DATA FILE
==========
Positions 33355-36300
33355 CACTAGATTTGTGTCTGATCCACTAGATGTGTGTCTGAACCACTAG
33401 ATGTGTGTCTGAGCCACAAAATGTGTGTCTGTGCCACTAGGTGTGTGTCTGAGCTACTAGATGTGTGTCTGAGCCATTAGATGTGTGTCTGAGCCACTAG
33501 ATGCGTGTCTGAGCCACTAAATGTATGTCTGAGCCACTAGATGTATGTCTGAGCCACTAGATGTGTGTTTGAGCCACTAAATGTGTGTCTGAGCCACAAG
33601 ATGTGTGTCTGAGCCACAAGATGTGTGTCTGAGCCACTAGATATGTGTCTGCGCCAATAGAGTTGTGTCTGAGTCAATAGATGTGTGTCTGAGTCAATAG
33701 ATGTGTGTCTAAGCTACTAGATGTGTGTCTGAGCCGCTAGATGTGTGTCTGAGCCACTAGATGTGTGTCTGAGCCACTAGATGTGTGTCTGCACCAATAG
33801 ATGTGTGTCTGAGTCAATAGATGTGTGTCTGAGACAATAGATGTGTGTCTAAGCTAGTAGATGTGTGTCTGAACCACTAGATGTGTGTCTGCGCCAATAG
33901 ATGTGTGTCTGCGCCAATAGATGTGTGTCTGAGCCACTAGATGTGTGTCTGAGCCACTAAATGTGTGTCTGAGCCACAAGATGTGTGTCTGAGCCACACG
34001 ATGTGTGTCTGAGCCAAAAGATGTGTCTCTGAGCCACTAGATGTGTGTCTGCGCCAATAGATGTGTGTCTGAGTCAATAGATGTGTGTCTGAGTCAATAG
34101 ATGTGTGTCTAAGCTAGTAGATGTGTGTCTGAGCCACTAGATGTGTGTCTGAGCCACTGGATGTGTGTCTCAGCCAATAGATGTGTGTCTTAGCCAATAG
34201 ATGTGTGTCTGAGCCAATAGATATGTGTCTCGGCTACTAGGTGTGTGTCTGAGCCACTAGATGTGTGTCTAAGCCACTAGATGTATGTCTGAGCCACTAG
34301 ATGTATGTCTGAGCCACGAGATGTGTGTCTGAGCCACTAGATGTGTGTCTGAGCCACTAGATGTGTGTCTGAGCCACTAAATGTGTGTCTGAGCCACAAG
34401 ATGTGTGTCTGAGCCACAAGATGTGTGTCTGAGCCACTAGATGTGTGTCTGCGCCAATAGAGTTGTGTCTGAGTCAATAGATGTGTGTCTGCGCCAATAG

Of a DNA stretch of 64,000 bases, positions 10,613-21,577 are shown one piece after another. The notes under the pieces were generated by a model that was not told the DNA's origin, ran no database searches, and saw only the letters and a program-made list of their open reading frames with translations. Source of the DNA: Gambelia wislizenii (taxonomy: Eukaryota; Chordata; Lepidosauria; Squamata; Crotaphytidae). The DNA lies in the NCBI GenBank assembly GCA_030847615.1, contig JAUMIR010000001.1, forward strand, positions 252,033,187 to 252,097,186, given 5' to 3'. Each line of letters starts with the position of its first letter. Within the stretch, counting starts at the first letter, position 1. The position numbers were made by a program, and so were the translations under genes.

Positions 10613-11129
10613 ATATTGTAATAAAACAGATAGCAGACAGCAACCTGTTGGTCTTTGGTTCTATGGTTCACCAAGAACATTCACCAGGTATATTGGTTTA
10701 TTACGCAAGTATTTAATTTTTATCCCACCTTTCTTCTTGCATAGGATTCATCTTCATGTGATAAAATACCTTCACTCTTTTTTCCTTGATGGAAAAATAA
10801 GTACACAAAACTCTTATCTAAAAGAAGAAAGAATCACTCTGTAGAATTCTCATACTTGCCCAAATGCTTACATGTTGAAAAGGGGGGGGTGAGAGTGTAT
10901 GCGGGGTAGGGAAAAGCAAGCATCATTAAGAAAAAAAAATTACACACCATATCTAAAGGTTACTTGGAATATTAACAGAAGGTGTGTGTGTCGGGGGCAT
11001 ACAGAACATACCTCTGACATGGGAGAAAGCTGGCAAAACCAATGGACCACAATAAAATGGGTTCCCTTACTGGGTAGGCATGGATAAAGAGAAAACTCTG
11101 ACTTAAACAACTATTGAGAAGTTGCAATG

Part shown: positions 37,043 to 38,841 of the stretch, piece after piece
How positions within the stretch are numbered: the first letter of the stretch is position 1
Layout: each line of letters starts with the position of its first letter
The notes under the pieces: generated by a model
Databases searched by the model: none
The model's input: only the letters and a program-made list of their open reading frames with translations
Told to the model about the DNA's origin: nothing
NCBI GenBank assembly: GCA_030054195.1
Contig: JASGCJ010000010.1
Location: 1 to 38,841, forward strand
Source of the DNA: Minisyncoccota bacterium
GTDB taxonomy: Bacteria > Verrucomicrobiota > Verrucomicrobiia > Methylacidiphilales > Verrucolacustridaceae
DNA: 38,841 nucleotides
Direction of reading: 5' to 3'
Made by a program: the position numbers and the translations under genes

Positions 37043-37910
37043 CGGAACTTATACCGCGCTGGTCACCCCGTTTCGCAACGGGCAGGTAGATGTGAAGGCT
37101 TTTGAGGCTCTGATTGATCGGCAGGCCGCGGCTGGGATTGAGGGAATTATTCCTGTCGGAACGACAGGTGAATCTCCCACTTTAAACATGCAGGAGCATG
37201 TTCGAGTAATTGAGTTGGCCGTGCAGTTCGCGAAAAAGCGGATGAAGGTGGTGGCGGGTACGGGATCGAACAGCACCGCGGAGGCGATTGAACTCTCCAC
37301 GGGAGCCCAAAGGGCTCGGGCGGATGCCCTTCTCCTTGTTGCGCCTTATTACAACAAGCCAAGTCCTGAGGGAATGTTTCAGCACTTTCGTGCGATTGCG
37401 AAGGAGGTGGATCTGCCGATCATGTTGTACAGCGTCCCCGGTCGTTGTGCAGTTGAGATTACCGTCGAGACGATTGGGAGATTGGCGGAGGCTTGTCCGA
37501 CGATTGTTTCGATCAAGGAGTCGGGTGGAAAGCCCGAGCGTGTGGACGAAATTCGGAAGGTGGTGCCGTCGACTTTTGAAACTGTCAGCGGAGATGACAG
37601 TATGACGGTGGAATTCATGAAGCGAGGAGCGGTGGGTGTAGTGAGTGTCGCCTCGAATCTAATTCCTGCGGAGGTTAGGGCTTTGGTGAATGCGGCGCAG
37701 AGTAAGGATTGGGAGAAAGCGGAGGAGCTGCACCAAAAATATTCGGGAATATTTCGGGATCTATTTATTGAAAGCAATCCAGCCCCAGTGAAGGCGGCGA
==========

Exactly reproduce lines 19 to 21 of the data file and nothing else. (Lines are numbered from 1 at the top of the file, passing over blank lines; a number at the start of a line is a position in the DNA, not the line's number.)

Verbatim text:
10901 GCGGGGTAGGGAAAAGCAAGCATCATTAAGAAAAAAAAATTACACACCATATCTAAAGGTTACTTGGAATATTAACAGAAGGTGTGTGTGTCGGGGGCAT
11001 ACAGAACATACCTCTGACATGGGAGAAAGCTGGCAAAACCAATGGACCACAATAAAATGGGTTCCCTTACTGGGTAGGCATGGATAAAGAGAAAACTCTG
11101 ACTTAAACAACTATTGAGAAGTTGCAATG